He also witnessed a triple tragedy involving his mother Polly, but miraculously may have helped to save her life.  She was epileptic, and once, while holding a baby, had a seizure and fell headlong into a burning fireplace, burning off her ear and hair, and killing the child. In one version of the story, Ephraim somehow had the presence of mind to pull her out of the fire, saving her life.  He later gave credit to God for giving him the strength.  A grandmother, witnessing the horror, went running out to the fields to call for help, but fell over dead from the excitement.  In another version, the grandmother pulled Polly out of the fire, but died of fright after seeing the extent of her burns.

In his early teens, Ephraim and his family survived a terrible house fire, said to have destroyed everything but the shirts on their backs.  Sometime afterward, his parents sold their farm at a loss and moved to another one a short distance away.  In the mid-to-late 1850s, Ephraim’s parents and younger siblings migrated to the northern panhandle of Virginia (later West Virginia).  Within a year or two they relocated again, crossing back over the state line into Pennsylvania .  Ephraim remained behind in Hexebarger, in the care of relatives or friends.


Ephraim's house of worship, the Old Bethel Church of God


At the age of 20 or 21, in Ephraim in his "young manhood... gave his heart to Jesus Christ, and united with the Church of God at Old Bethel, in Upper Turkeyfoot," said the Somerset County Leader.  Old Bethel was the first Church of God planted in Somerset County, and Ephraim is acknowledged in a history of the congregation as "an active member..." It was a symbol of a national religious renewal among German-Americans in the 1830s and '40s, and was especially strong in Kingwood.


Ephraim's spiritual leader, Rev. John Hickernell

The Church of God movement was founded by Rev. John Winebrenner, whose roots were in the German Reformed Church. One of Winebrenner's chief colleagues, Rev. John Hickernell, helped establish Ephraim’s home church, Old Bethel, and performed Ephraim’s marriage ceremony to Rosetta Harbaugh.

When the federal census was taken in 1860, Ephraim boarded in the home of farmers John and Elisabeth Dumbauld near Kingwood. They were neighbors to Ephraim's uncle and aunt, Andrew and Susan (Younkin) Schrock, and 68-year-old widowed grandfather, Yankee John.

At age 24, some 16 months after the Civil War began, Ephraim enlisted in the 142nd Pennsylvania Volunteer Infantry at Stoyestown, Somerset County on Aug. 1, 1862. Enlistment records show he stood 5 feet, 10 inches tall, had dark eyes and dark hair, and a fair complexion. He received an immediate bounty payment of $25.

Also joining the 142nd Pennsylvania were his first cousin Martin Miner, whom he considered a brother, and a cousin by marriage, Andrew Jackson Rose Sr.  They traveled to state capitol of Harrisburg to be mustered into the regiment.

Ephraim’s enlistment immediately exposed him to a wide variety of men and cultural backgrounds with which he would have been unfamiliar.  George R. Snowden, captain of the regiment, later said: 


As much could have been expected and foretold from the character of the men who filled up its ranks, for they represented the diverse pursuits and composite character of the American citizen. Among them were the followers of the learned professions, men in business, bankers, mechanics of all kinds, drillers of oil-wells, miners of coal and iron, farmers, clerks, producers and manufacturers of lumber, teachers – in fact of almost every branch of industry – and generous and spirited boys from school, college, and the shop. The sturdy Pennsylvania Dutch were there, with their simple ways and honest hearts; the stern and resolute Scotch-Irish, the indomitable Welsh, the pertinacious English, the gallant and impetuous Irish, the steadfast Scotch, and the American of every extraction, Protestant and Catholic, all met on the same level of citizenship and patriotism.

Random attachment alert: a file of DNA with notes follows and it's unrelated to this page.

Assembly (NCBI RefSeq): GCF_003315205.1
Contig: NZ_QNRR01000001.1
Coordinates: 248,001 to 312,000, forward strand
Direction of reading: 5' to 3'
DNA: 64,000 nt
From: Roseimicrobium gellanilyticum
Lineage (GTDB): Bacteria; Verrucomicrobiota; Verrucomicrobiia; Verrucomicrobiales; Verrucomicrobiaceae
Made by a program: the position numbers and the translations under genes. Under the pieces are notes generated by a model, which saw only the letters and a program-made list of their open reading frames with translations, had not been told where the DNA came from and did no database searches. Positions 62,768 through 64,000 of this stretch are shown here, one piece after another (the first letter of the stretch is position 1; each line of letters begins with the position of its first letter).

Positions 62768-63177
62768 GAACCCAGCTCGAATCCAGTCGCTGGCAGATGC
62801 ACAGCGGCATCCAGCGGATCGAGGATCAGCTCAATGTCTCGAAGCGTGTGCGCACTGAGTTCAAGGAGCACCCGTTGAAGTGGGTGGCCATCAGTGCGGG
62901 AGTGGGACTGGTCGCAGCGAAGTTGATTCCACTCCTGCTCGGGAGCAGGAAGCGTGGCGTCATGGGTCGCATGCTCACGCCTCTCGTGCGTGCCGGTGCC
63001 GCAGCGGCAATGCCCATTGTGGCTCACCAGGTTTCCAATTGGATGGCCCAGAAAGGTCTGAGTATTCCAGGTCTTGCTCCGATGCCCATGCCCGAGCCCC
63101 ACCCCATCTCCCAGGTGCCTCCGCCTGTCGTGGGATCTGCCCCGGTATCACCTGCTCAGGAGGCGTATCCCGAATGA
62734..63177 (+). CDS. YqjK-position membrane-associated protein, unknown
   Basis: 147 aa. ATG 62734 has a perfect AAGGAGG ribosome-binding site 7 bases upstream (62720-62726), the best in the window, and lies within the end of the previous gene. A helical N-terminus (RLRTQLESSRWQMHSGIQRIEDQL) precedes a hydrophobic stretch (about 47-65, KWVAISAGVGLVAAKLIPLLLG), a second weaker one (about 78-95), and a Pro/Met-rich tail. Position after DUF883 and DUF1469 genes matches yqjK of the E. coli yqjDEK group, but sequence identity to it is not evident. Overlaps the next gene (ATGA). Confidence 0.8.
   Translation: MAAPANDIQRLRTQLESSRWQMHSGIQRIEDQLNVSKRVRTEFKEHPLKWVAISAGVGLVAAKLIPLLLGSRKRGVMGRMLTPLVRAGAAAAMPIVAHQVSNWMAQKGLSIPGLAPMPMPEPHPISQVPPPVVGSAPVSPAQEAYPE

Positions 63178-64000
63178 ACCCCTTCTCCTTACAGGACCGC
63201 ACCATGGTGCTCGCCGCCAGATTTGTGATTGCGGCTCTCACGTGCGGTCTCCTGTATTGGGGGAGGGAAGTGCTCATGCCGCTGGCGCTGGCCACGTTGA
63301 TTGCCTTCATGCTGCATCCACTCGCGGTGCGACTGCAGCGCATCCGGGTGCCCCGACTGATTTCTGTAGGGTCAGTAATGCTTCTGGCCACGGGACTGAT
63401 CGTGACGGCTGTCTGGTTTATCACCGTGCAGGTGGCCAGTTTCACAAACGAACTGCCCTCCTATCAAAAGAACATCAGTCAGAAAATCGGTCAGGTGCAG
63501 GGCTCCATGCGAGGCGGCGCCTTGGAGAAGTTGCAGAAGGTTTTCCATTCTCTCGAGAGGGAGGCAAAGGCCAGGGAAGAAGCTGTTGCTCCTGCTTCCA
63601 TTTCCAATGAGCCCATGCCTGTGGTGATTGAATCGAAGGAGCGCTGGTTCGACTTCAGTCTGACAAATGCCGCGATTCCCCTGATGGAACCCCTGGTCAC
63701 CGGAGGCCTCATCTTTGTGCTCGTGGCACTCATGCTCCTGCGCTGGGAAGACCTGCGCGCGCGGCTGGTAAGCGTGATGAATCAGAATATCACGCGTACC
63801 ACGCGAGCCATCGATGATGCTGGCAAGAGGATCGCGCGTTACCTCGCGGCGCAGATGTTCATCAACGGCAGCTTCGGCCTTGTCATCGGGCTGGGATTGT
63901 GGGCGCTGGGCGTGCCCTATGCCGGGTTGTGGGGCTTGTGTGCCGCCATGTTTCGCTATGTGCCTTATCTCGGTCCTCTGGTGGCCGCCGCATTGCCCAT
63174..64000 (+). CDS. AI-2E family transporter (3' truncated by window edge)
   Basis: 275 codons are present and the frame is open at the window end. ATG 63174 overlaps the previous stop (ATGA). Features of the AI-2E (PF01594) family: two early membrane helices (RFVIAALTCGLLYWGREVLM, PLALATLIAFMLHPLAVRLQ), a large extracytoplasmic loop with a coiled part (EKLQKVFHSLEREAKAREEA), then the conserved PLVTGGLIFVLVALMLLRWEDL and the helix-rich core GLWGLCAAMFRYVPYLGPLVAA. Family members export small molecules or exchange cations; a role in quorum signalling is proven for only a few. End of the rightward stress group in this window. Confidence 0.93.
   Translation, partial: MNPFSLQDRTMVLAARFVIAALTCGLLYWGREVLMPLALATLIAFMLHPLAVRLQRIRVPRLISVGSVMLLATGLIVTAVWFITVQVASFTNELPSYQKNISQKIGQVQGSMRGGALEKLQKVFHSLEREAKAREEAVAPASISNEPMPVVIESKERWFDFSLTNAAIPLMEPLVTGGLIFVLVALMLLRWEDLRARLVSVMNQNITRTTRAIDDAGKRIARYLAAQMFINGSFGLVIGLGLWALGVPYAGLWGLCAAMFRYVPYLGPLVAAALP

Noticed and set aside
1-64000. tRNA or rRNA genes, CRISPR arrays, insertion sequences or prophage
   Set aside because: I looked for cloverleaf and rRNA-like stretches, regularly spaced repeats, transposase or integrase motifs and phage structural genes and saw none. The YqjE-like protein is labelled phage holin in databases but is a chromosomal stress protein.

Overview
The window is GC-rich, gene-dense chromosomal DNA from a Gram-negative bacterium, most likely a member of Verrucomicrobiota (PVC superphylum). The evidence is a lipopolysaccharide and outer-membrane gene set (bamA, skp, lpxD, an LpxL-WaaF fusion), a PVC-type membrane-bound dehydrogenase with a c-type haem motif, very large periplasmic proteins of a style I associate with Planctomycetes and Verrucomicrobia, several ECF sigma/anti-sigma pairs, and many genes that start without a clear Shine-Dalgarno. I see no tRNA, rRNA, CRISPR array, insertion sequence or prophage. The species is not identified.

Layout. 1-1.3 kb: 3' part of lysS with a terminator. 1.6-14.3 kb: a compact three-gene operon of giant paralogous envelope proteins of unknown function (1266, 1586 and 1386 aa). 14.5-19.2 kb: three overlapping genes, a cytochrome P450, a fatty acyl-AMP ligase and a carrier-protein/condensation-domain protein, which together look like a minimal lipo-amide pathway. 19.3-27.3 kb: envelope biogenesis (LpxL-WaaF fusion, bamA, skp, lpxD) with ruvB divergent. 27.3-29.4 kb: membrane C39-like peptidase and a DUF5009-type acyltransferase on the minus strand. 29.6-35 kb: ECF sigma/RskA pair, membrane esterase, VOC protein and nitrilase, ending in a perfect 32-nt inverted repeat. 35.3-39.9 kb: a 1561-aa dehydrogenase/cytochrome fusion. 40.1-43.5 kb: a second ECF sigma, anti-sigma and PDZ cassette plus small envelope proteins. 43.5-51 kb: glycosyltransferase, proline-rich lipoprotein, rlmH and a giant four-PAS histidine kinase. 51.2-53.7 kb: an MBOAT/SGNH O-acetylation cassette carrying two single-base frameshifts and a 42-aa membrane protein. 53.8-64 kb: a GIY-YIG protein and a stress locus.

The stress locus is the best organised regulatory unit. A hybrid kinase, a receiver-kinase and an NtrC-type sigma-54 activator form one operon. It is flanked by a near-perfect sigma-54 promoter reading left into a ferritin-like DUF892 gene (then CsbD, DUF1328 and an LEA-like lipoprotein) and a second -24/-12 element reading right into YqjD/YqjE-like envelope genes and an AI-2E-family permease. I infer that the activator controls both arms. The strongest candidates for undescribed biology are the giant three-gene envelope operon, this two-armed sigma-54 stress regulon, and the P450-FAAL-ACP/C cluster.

Commanding officer R.P. Cummins of the 142nd Pennsylvania Infantry

In September, without any basic training, the 142nd Pennsylvania was sent to Washington, D.C., “arriving there just as the wounded were coming in from the second battle of Bull Run,” reported one of the commanding officers of the regiment, Gen. Horatio Nelson Warren.  “We learned from the wounded, who were flocking into the city, that the Army of the Potomac had been put to flight, and most severely handled…”  It was the first time most of the members of the regiment had seen the “dome of the great capitol building.”

The 142nd Pennsylvania, led by Col. Robert P. Cummins, was placed in the 1st Brigade, 3rd Division, 1st Corps, under the command of Maj. Gen. William B. Franklin and Maj. Gen. George Meade.  Its first activity in Washington included guard duty and trench digging.  “This was our first picket duty,” Warren said, “and, as yet, some of my men scarcely knew how to load a musket, and, while there may not have been an enemy within twenty miles, we could peer out into the darkness in our front and, in our imagination, see long lines of the enemy marching and counter-marching and getting ready to sweep us from the face of the earth.”


Division commander Maj. Gen. George Meade

They watched as other Union regiments marched out of the city, toward Maryland where they would face Confederate forces at South Mountain and Antietam.  Within the week, the 142nd Pennsylvania was ordered to Frederick to provide care for the wounded of those battles.  For the first time, these raw, untrained men observed “the horrible results of these battles,” Warren said, “as we saw them and heard of them from the mouths of those that were sent there, shattered and torn in every conceivable shape by bullets and shells…”

In late October, the 142nd Pennsylvania marched to Antietam and Harper’s Ferry to join the massing Army of the Potomac.  Reported Warren, “This march was fraught with much that was trying to our experience,” he said, “for, as yet, our men knew nothing about foraging, little about cooking and less about taking care of and dispensing their rations…  In consequence of this, half of the time we were nearly starved.”

During one halt, at Starvation Hollow, the hungry men caught their first glimpse of Gen. Meade, the commanding officer of their division.  As he rode by, they shouted “crackers and hard-tack so loud and long at him, [and] in his wrath he ordered the whole division under arms and made them stand in the rain for about two hours,” Warren lamented.  Their final stop, before reaching Fredericksburg, was Berk’s Station.